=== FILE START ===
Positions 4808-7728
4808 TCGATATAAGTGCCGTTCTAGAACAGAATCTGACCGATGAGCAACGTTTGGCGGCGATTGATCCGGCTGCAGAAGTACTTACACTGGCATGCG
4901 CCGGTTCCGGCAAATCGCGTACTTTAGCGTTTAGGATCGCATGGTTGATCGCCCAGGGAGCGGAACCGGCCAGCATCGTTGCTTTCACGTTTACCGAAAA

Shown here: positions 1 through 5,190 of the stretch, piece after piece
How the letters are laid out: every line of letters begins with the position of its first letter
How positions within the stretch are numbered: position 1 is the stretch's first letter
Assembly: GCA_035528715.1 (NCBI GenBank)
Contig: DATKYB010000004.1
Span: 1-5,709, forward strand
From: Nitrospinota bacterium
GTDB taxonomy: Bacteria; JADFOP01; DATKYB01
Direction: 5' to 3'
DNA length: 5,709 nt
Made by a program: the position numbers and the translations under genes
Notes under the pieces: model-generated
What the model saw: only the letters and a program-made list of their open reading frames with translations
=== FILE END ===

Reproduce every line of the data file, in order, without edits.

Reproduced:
Positions 4808-7728
4808 TCGATATAAGTGCCGTTCTAGAACAGAATCTGACCGATGAGCAACGTTTGGCGGCGATTGATCCGGCTGCAGAAGTACTTACACTGGCATGCG
4901 CCGGTTCCGGCAAATCGCGTACTTTAGCGTTTAGGATCGCATGGTTGATCGCCCAGGGAGCGGAACCGGCCAGCATCGTTGCTTTCACGTTTACCGAAAA

Shown here: positions 1 through 5,190 of the stretch, piece after piece
How the letters are laid out: every line of letters begins with the position of its first letter
How positions within the stretch are numbered: position 1 is the stretch's first letter
Assembly: GCA_035528715.1 (NCBI GenBank)
Contig: DATKYB010000004.1
Span: 1-5,709, forward strand
From: Nitrospinota bacterium
GTDB taxonomy: Bacteria; JADFOP01; DATKYB01
Direction: 5' to 3'
DNA length: 5,709 nt
Made by a program: the position numbers and the translations under genes
Notes under the pieces: model-generated
What the model saw: only the letters and a program-made list of their open reading frames with translations